Monday, October 7, 2013

What's it all about? *

I think that there is a significant number of Americans who believe that there's an epidemic of people either faking disabilities, or cynically appropriating the "disability" label, in order to bankroll their laziness or inadequacy. It's the common denominator behind Social Security Disability panic, outrage about Disney World line-jumping, scoffing and eye-rolling at people with chronic pain and other invisible disabilities, grousing about how many school kids are "labeled" as ADHD, and the incoherent rage dumped on people who have the temerity to walk, hobbling perhaps, from their cars parked in handicapped spaces. The vestiges of their grade-school morality won't quite let them hate on quadriplegics and blind people, but anyone else who says they are disabled is fair game.

I'm not saying there are no cheaters. Of course there are. But, it's all a matter of scale, and it seems to me that the level of outrage about these things is way out of proportion to their real prevalence and impact.

And in case we are tempted to think of this as simply a cultural or social issue, the same impulse has caused a wholesale restructuring of disability benefits in the United Kingdom, in which every disabled person has to re-prove in minute detail their disability and its precise extent … with a private, for-profit company paid to do the evaluations, by a government committed to rooting out "benefit scroungers."

* Note: Atrios, the lead blogger at often uses the title "What's it all about?" when he tries to give his broad perspective on what's actually going on with some political or public policy controversy or other.

Photo Of The Day

Black and white photo of Whirlwind RoughRider manual wheelchair
From the &*@^#$! Tumblr blog. The new Ironside's wheelchair, the Wirlwind RoughRider ... a subtle positive in the new "Ironside".

Nice Going, "60 Minutes"

Well, I guess I called it

Disability, USA, "60 Minutes" - October 6, 2013

The only upside to this media excretion is that it's managed to raise some outrage and incredulity from mainstream / non-disabled journalists and bloggers. They are generally on the liberal side, but none of them are people who typically write about the disability experience. Once in awhile, it's nice to see people other than ourselves defending us, and doing it with some wit and skill.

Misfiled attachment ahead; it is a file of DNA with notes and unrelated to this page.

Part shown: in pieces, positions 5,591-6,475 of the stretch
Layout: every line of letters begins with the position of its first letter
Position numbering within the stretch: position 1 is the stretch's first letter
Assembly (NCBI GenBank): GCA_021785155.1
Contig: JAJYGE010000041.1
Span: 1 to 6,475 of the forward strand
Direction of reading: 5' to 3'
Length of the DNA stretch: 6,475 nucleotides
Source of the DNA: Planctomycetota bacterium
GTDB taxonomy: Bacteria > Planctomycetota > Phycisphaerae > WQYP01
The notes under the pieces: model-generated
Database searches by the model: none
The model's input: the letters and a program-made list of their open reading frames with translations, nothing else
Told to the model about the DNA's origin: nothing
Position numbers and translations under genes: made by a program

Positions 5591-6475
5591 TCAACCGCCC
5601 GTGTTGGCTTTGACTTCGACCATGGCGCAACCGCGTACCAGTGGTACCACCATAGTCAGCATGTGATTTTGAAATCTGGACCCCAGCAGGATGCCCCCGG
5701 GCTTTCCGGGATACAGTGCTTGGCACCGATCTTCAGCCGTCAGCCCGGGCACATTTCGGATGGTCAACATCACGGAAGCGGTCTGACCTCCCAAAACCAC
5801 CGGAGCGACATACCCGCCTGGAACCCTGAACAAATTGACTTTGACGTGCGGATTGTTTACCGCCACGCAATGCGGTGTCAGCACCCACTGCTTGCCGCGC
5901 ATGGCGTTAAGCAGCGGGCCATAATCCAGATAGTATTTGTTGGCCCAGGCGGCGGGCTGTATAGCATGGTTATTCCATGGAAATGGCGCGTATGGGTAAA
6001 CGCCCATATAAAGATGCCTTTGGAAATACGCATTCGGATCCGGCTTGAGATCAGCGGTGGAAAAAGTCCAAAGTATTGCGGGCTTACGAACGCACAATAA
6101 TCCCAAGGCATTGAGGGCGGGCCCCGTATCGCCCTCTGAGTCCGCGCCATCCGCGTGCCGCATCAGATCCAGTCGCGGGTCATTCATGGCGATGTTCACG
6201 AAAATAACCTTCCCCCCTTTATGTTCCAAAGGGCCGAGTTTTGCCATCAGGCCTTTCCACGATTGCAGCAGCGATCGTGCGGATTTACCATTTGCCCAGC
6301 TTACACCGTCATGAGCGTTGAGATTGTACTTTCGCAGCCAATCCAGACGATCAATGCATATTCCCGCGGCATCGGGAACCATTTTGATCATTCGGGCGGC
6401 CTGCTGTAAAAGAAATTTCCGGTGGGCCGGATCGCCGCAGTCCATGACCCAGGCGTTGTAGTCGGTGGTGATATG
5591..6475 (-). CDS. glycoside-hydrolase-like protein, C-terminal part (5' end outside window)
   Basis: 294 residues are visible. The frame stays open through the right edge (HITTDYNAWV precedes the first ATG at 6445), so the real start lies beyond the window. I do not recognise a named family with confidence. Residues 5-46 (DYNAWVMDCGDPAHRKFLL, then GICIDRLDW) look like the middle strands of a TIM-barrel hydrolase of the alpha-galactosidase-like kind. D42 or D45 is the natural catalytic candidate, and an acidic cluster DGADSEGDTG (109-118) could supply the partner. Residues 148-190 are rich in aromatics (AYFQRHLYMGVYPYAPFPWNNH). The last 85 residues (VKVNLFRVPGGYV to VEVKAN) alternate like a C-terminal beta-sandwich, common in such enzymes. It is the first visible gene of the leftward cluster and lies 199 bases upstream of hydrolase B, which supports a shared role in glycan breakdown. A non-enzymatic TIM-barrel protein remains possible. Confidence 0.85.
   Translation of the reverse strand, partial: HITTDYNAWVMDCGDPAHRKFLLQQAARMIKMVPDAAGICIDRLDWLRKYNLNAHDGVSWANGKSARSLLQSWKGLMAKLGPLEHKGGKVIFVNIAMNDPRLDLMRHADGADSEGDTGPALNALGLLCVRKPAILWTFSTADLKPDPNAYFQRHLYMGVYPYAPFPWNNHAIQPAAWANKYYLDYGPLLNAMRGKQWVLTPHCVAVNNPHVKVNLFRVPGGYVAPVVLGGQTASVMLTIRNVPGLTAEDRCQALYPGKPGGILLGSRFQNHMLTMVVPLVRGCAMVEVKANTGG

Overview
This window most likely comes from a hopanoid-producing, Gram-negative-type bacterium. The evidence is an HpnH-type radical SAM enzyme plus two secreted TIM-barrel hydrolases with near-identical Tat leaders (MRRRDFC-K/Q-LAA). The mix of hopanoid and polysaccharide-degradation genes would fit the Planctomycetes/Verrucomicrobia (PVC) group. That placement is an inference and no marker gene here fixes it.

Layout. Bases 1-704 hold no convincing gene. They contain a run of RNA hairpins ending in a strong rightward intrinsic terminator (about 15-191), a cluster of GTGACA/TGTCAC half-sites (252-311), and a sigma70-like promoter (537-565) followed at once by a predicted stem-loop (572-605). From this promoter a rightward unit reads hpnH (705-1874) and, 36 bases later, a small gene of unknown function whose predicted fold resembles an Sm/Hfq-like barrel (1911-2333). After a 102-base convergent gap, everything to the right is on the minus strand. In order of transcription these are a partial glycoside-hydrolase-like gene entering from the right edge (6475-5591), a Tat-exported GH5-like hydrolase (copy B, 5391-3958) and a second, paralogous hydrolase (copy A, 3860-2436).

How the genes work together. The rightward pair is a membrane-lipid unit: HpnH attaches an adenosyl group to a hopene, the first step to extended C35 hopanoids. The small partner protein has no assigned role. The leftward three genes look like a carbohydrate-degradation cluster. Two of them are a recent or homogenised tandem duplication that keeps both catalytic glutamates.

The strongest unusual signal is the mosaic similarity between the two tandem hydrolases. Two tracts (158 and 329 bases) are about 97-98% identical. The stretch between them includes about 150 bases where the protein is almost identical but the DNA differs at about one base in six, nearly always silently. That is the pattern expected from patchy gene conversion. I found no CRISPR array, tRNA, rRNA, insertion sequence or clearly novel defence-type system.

Michael Hiltzik, Los Angeles Times - October 7, 2013
"Is it possible for a major news organization to produce a story about the Social Security disability program without interviewing a single disabled person or disability advocate?"
"That's the experiment "60 Minutes" conducted Sunday. The result was predictably ghastly."
Hannah Groch-Begley, Media Matters - October 7, 2013
"The myths pushed by 60 Minutes have been repeatedly debunked by experts. The report admitted that the vast majority of people applying for benefits are denied, but ignored the fact that the majority of appeals are also denied, and that award rates have actually fallen during the economic recession. In April, the Wall Street Journal called the claim that federal disability benefits were to blame for people leaving the labor force "exaggerated," explaining that disability was in fact the least common reason individuals left the workforce."
Charles P. Pierce, Esquire Politics Blog - October 7, 2013
"It simply has become reflexive behavior on the part of too many news organizations -- This American Life? Oh, Ira.-- to believe that we are beset by greedy poors who are gaming the good citizens. It is not easy to be poor in this country. That should be something our elite media takes as a given."
Atrios, - October 7, 2013
"When kicking the poors isn't giving you that buzz anymore, you have to start kicking the disabled poors."
Atrios, - October 7, 2013
"… but there must be a story behind how all the major media outlets are falling all over themselves to talk about the scourge of disabled people going through immense amounts of major red tape and legal hassles in order to maybe, just maybe, score the golden ticket of $1000/month benefits. I mean, what the fuck? What is wrong with you people? I bet most of you occasionally drop a grand on your wine bill at dinner."
On the other hand, there's, which first posted the "60 Minutes" story as a "Must-see morning clip", followed by a short and entirely uncritical summary, where the segment's conclusions were restated as fact. The article's author, Assistant News Editor, Prachi Gupta, later added an update referencing the LA Times's criticism, including two paragraphs from that article.